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Former prime minister Kim Campbell receives honorary Acadia degree

WOLFVILLE - The latest group of arts and divinity graduates from Acadia University are moving forward with a few words of wisdom from a former prime minister.

Honorary Doctor of Civil Laws degree recipient Kim Campbell – the first, and only, woman to serve as Prime Minister of Canada ­– was the guest speaker at the Wolfville-based university’s 3 p.m. convocation May 13.

“Two bits of advice: one is, there is an elixir of life - it’s called exercise,” said Campbell, to laughs.

“The other one is that there is a secret to happiness – kind deeds.”

Campbell has a law degree and experience serving at all three levels of government. She’s held the position of Minister of State for Indian Affairs and Northern Development, Minister of Justice and Attorney General, Minister of National Defence and Minister of Veterans Affairs.

She became the first woman elected as Prime Minister of Canada in June 1993, and went on to head several global organizations following her time in office. She challenged the new Acadia grads to use their educational background to search for truth in a digital age fraught with falsehoods.

“From my perspective, you are at the heart of why I have hope that we will deal with the challenges facing us,” she said.

“This is all part of a search for the truth and a respect for the truth, and an understanding of what it means to our lives,” she later added.

She said the wisdom and understanding gained in the pursuit of a liberal arts degree will prove useful in many facets of life, particularly in a world where the generations of tomorrow will be tasked with ensuring the latest technological breakthroughs are properly regulated.

She listed allegations of cyber activity interfering with voting results in other parts of the world as one example of how technology can undermine the democratic process.

“We are living in difficult times,” she said.

Campbell told the graduates to stand for integrity and truth as they use their understanding of how to analyze information as critical thinkers to chart the course for future generations.

“We’re counting on you.”

Dr. Peter Ricketts, president and vice-chancellor of Acadia University, had similar sentiments to convey to the Class of 2018.

“Use your unique Acadia educational experience to help you navigate through the information so that you can detect truth from falsehood, good information from bad – so that you can see through, and around, the noise to determine the right path forward,” he said.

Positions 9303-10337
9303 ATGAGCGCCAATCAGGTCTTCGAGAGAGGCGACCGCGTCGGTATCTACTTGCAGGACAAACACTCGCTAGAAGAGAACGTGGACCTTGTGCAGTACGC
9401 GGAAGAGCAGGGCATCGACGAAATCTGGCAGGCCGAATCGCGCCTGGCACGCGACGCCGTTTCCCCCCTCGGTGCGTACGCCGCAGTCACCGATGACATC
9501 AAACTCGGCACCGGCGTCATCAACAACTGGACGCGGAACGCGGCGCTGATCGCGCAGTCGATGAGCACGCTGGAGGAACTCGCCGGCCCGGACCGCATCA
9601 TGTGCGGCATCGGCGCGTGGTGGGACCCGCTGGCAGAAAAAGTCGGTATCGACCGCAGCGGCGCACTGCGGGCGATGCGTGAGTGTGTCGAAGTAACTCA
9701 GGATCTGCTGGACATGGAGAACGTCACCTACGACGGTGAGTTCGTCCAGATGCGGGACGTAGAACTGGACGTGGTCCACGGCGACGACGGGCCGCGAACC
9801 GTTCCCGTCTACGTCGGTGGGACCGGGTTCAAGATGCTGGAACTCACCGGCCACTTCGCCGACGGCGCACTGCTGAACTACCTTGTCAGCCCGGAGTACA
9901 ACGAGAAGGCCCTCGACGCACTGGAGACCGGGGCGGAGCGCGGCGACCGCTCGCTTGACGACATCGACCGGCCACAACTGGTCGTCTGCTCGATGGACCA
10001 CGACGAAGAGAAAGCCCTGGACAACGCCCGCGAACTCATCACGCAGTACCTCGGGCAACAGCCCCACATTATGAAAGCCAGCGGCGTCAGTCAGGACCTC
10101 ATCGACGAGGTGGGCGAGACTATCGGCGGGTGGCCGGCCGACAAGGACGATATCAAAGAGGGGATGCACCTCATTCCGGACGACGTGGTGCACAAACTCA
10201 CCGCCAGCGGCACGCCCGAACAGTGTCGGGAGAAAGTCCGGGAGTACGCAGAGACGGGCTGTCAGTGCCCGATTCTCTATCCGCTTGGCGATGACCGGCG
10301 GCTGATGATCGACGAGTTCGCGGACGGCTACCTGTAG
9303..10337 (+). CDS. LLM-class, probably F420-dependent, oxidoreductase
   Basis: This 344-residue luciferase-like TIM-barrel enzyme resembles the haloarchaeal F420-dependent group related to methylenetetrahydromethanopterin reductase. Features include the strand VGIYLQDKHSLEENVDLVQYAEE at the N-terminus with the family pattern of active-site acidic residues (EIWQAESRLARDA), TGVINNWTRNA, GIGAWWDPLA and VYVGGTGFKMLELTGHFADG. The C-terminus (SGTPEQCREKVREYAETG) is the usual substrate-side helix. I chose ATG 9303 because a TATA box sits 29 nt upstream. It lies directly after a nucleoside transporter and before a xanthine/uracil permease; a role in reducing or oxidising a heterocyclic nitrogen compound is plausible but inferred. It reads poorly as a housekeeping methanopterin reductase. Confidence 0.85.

He stressed the importance of lifelong learning through education, interactions, experiences and communication, challenging the graduates to set their sights on reaching their full potential.

“As I look out today and see you gathered here, I can only feel confident that the future is in good hands – your hands,” he concluded.

Reverend Dr. David Watt received the title of Doctor of Divinity as Campbell’s fellow honorary degree recipient at the convocation ceremony.

Watt has earned four degrees from Acadia University, and was inducted into the Acadia Hockey Hall of Fame in 2007 in recognition of his days spent serving as the assistant captain for the Axemen.

Conferring the degrees, and granting the graduates the rights and privileges pertaining to said degrees, was Acadia’s outgoing chancellor, Dr. Libby Burnham. Burnham has greeted thousands of graduates crossing the stage at past convocations with a hard-earned handshake and soft smile since stepping into the role in 2011.

Addressing the crowd in convocation hall, Burnham listed engaging with students as the highlight of her time as chancellor. She hailed Campbell as a transformative leader and inspiration for women. 

“It is a very, very personal honour to me to have had the opportunity to confer this degree,” said Burnham, a member of Acadia’s graduating class of 1960.

Burnham, the successor to Dr. Arthur Irving, became the first woman installed as Acadia’s chancellor in May 2011 following a distinguished law career and work in the public service.

Like Campbell, Burnham is an example of how impeccable leadership skills, coupled with some well-guided gusto, can achieve results. She’s a recipient of the Order of Canada distinction, as well as the gold and diamond commemorative jubilee medals handed out on in Queen’s honour.

Burnham said she cares deeply for student success, and she’s enjoyed her time as an unabashed cheerleader for Acadia University.

“For a job I never expected to have, it has been a blast.”

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